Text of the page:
White Power and Control

Say you’ve written a piece about intersectionality or experienced yet another oversight from the mainstream white feminists and it garners the support of most of your peers, PoC or otherwise yet there is one lone voice of colour the white fems put on a pedestal as though your lived experiences can be rejected because this one says it’s not so; how to begin to understand why the person in question is so blinkered to the kyriarchal structures of power and control. It’s simple really; it comes down to self-awareness and the privilege of having white friends, ones that are completely honest with you.

As a small child I very quickly became aware of the stigma attached to my roots. The word Paki made me feel dirty which is ironic considering Pakistan means ‘The land of the pure’. Of course when they’re saying dirty paki and you’re four and don’t yet know the meaning of the word then this is how it’s going to make you feel. My mum wouldn’t cross the road at a pelican crossing if the driver was white because of the time one of them had revved his car towards her and then laughed at her when she jumped back, her four small children in tow. Once, I convinced myself that it wasn’t me the young white girl was calling a paki, but my younger sister on account of her slightly darker skin. For many years I would tell myself that I was ok, I was white enough to go unnoticed. I had witnessed racist abuse but never been victim to it myself. I just wasn’t like all the others. So much so that I thought I wasn’t even going to get periods, being as I wasn’t a girly girl. I think I became aware of my position in the world very early on and rejected it because I thought better of myself than the labels the world was putting on me. I could reject them and pretend they didn’t even exist. Of course they do and learning these injustices were still being perpetrated against me was heart-breaking and almost too unbearable to accept.

I had to stop and take note when the girls I hung out with at lunchtime called the Asian boys ‘Husseins’. The slur of choice at my school in the mid-90s was “Bosnian refugee”. I remember seeing the genocide on the news and feeling then that it was deeply problematic and inappropriate but what could I do? As an early teen it served me well to laugh along. Being one of a twin the comparisons between us went beyond the pretty one or smart one, the slight difference in our skin tone meant that I was a white wannabe. It might have been the Goth makeup as well but we’re pretty much identical, unless you’re deciding which one you’d prefer to be seen with. My friends were white, hers were mostly brown. I sometimes wonder whether I made a conscious decision (beyond anglicising my name) to only like ‘white’ things. I saw my last Bollywood film around the time I cut all my hair off and starting wearing a fashion cross, aged 13. I’d seethe in fury at the Asian kids piling on the bus home, the looks of disgust on the white pensioners faces made me feel ashamed to be part of their group. When I left Birmingham at 16 and joined a school in London I was relieved to make some new white friends, racist as fuck mind but once again, they were sure to reassure me I wasn’t like all the others, especially when I agreed they were dirty Pakis.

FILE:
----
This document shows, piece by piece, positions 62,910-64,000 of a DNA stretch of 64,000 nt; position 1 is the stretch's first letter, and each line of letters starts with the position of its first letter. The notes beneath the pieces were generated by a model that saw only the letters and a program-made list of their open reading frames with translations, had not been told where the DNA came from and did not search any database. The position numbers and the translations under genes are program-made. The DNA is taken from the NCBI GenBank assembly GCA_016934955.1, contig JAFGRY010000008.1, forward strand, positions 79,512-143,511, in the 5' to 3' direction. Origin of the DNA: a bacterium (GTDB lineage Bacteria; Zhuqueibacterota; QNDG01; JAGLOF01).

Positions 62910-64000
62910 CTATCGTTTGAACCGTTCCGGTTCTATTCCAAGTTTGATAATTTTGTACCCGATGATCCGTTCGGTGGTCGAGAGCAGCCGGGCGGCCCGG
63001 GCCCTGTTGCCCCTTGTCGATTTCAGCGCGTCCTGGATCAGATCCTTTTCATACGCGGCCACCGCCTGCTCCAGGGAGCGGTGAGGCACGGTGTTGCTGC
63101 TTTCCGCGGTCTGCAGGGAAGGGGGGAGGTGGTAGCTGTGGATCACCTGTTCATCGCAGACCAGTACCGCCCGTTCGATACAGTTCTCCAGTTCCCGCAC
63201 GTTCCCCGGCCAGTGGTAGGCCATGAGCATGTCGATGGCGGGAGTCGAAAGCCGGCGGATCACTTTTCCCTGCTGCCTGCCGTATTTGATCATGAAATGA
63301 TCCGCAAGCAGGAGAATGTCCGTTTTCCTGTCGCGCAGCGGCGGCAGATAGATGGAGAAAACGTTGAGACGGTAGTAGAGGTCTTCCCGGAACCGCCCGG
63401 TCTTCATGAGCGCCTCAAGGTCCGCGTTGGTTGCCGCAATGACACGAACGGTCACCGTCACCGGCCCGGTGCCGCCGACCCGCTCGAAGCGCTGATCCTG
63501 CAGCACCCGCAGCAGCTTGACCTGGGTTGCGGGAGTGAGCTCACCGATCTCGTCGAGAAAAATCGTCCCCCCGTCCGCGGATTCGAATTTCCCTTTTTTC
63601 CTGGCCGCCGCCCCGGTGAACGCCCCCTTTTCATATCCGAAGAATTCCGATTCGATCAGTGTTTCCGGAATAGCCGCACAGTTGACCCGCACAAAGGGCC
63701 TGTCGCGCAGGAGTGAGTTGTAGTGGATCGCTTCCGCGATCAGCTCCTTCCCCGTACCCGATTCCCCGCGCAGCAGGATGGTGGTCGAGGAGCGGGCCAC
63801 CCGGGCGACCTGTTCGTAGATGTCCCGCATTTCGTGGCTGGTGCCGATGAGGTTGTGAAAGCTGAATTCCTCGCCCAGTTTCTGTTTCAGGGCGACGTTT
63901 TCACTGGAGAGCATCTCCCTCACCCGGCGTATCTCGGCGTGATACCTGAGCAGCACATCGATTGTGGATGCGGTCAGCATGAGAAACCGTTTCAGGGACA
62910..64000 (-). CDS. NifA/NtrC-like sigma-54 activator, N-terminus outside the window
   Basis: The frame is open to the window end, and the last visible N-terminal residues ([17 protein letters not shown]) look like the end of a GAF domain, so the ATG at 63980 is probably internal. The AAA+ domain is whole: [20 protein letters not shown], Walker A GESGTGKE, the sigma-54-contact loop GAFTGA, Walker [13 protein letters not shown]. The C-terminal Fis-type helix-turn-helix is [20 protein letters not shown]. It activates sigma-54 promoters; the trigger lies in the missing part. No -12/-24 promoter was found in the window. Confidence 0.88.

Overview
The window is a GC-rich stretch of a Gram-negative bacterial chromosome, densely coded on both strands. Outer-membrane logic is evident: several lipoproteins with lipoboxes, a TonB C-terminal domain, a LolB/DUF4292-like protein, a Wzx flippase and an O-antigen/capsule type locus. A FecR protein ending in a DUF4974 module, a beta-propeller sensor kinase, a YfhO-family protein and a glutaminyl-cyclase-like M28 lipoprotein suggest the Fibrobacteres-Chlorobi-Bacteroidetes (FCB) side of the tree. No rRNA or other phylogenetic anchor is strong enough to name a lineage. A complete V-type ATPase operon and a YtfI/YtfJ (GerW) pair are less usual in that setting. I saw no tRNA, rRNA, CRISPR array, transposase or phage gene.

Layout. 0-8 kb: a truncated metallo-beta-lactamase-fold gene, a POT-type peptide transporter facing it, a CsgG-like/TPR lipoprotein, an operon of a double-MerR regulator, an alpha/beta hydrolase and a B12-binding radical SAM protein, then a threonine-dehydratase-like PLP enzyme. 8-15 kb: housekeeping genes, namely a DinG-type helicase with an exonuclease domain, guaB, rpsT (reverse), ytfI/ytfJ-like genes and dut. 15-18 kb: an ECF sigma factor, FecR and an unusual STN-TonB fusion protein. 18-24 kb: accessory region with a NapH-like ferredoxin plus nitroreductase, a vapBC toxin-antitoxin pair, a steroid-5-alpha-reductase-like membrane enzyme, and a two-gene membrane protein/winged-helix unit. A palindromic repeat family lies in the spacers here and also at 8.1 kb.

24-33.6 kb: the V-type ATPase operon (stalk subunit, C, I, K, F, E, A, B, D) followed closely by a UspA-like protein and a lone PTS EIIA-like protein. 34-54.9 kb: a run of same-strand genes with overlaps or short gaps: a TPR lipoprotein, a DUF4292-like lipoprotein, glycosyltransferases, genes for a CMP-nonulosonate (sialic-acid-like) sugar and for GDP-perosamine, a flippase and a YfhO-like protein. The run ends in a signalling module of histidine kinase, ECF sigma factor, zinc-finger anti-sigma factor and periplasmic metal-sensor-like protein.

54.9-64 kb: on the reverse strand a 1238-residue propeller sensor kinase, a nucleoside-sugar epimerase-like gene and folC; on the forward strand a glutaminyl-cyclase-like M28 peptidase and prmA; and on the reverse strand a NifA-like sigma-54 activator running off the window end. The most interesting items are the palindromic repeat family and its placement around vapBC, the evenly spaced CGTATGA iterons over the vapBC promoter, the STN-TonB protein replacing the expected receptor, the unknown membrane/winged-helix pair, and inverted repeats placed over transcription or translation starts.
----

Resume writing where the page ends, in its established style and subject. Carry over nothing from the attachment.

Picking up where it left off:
I met many other PoC who felt like me, secretly disgusted by their heritage. I’ve lost count of the number of South Asians who feel they have to make you aware of their mixed heritage; even if it 1/16th Greek by way of marriage. When you’ve spent your life listening to the moaning white majority about how our food smells, how our clothes don’t match, even how hairy we are (ffs) then these things become ingrained and you either reject them and become an oppressor yourself by denying the unfair systems that dominate the narrative (because you are not like the rest of them and this will serve you well comparatively) or you believe you are incapable, unworthy, disgusting. It becomes a self-fulfilling prophecy and you deserve the inequalities you are made to suffer. So you do, without question.

I was lucky. I had some white friends who balked on my behalf. I was quite happy to sit there and listen to their parents question what kind of curry I prefer or confirm their reservations on forced marriage and that weird Islam but my friends did not like it. It was they who prompted me to question why the tone of my skin should mean anything. I hadn’t been a Muslim for many years so why was I still answering those questions, were they incapable of seeing of me as an individual with other dreams and passions? They could just as easily ask me about art or politics but they don’t because they see a brown beigey person and they assume that means Muslim. That’s racism. It took me the best part of my 20s to get to grips with that. I don’t wear a headscarf; I don’t have to leave the room five times a day for prayer. I eat and drink what I want; I haven’t had a homemade curry in years. I sometimes wear shorts. Yet still I come off as Muslim. Then they say Islam isn’t a race and Islamophobia cannot be racist.

See, the reason I believe my white friends when they say something is racist is because they are white and other white people really let themselves go in their presence. They are better placed to identify microagressions because they know where they are coming from. My white friends rejected their supremacy and fight a constant battle to remind themselves of their privilege. There are white people who are appalled at their own murderous pillaging history and cannot abide seeing it being perpetrated in this day and age. Then there are also those who have the same take on that history but positively revel in all things empire because that is all they have; seriously lacking in wit and intelligence or anything of any personal worth just the propaganda spewed out by the state every time they go an invade a country in the belief that they are somehow better because they are white. That’s power. Telling you you’re somehow the only chosen one; that’s control.